Writing the Self #4 – I guess we aren’t People

As I walked in the door and searched around for the king size beds I was so excited to find the perfect one.  In my mind I was picturing what they would look like in the master bedroom of our new home.  At first all I could see were couches and chairs, it was hard not to get distracted and try them out as they looked so comfortable.  We continued into the store and finally came across the beds.  The king size beds were easy to pick out, as they were so much larger.  I sat down on the first bed I found and looked around the rest of the store as I waited for Jordan to test out other beds.  I noticed that as people came in the door they were greeted by employees from the store.  I looked around again and saw that everyone was being helped by an employee from the store, except for us.  I also noticed that everyone else in the store was “well dressed” and seemed to be in their late 30’s.  It was a Saturday and we had opted to wear our comfortable lounging clothes, I felt it made sense as we were shopping for a bed.

Jordan had finished wandering around and came over to the bed I was trying out, “has anyone asked to help you?” I asked, “no one has even looked at me.”  “Nope,” he said sounding very annoyed, “I feel they think we can’t afford anything in their store.”  We went up to the service desk and finally found an employee to talk to.  We showed him the bed we wanted and the mattress to go with it.

“Did you want to look at any other beds before you decide?” he asked, motioning towards the smaller and less expensive beds.  “No we want this one please.” Jordan said bluntly pointing again to the bed we had picked out, “we’ve already looked at all of the other beds.”  The employee nodded and led us towards one of the desks.  We sat down, he pulled out the paper work and started showing us the payment plans available. He emphasized the ones that were stretched over longer periods of time making the bed set easier to pay off and easier to afford.  “We are just going to pay in full.” my husband said handing him our MasterCard.  The employee took the card from Jordan’s hand and starting inspecting it, it looked as though he was making sure it was a real card.  He slowly and carefully put our information into the computer, he looked worried when he submitted it, but had a sudden look of relief when the transaction was approved.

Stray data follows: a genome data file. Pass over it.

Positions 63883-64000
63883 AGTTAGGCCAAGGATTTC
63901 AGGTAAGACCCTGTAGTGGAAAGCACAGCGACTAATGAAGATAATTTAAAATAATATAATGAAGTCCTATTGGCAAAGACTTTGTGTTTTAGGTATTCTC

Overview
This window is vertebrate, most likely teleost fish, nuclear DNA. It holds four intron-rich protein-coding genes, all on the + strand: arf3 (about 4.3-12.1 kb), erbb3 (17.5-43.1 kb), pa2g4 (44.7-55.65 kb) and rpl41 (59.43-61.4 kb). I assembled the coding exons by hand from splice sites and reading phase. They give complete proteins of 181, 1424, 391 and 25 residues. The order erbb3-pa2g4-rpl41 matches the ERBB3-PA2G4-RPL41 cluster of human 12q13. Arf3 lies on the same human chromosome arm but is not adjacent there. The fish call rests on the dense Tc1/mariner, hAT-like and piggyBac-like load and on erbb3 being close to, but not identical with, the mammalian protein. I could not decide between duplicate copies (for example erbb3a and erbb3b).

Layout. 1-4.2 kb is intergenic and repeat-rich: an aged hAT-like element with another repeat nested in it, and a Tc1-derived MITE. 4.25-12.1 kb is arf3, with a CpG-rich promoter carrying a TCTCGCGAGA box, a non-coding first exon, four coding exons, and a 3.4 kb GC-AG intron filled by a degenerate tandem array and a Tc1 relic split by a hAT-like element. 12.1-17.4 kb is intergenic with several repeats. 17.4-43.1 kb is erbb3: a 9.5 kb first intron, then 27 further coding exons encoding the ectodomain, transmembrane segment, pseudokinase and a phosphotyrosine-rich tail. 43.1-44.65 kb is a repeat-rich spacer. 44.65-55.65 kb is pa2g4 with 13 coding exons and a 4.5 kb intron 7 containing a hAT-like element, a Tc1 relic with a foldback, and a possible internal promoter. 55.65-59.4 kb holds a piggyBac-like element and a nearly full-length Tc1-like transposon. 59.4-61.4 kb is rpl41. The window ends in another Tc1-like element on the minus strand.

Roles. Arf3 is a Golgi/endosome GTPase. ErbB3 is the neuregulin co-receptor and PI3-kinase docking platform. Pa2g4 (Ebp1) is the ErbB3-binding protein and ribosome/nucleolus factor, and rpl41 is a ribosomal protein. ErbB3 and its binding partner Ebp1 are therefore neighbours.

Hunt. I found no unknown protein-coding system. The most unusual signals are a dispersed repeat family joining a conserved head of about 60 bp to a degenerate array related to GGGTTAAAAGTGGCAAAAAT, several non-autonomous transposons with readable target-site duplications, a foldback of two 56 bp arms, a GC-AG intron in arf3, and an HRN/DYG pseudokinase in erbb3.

He happily handed over the completed paper work and showed us where to sign, informed us of the delivery date, and congratulated us on our purchase.  He then handed us his business card and said if we were ever needing anything to come back and find him and he would be more than happy to help us out.  It was interesting to see such a change in the way he treated us now that he realized we could afford our purchase.

Just because they allow you to walk in the door doesn’t mean they see you as worthy of being there or worth their time.  We were treated poorly due to the fact that they didn’t think we were the proper class to be shopping in their store.  I felt as though we weren’t real people as they didn’t even acknowledge we were there.  I was appalled at their behaviour and looking back, wish I had gone somewhere else where all people are treated with respect no matter the “class” they are believed to belong to.

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2 thoughts on “Writing the Self #4 – I guess we aren’t People

  1. Hi Amber. I really enjoyed reading your post and you used such good descriptive words that it felt like I was with you in the store. I think it’s so true that depending on how you dress can influence how people perceive and interact with you. However, it’s really surprising to hear about this situation when looking for a bed. I for sure wouldn’t consider dressing nice would be a requirement to get good customer service. Maybe it’s possible that they have had situations where people who dressed down we more often in the lower class and they just based you and Jordan off of their previous experiences. I know I often got felt sorry for when people found out I went to a community high school, even though I was not part of the lower class that needed to go to that school for social economic reasons. But this is definitely a normative narrative about class that people from low class can’t afford to dress nice or be able to afford nice items or need a lengthy payment plan to be able to afford them, or even that they debit or credit card won’t be accepted. -Stephanie

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    1. Thank-you for taking the time to read my blog post I’m glad you found it descriptive as I was working hard on getting that across.
      As for “good customer service” I think part of the problem is staff that are paid on commission. If they don’t think you have the bug bucks to spend they won’t spend their time to help you when they can find someone that is more likely to spend more money.

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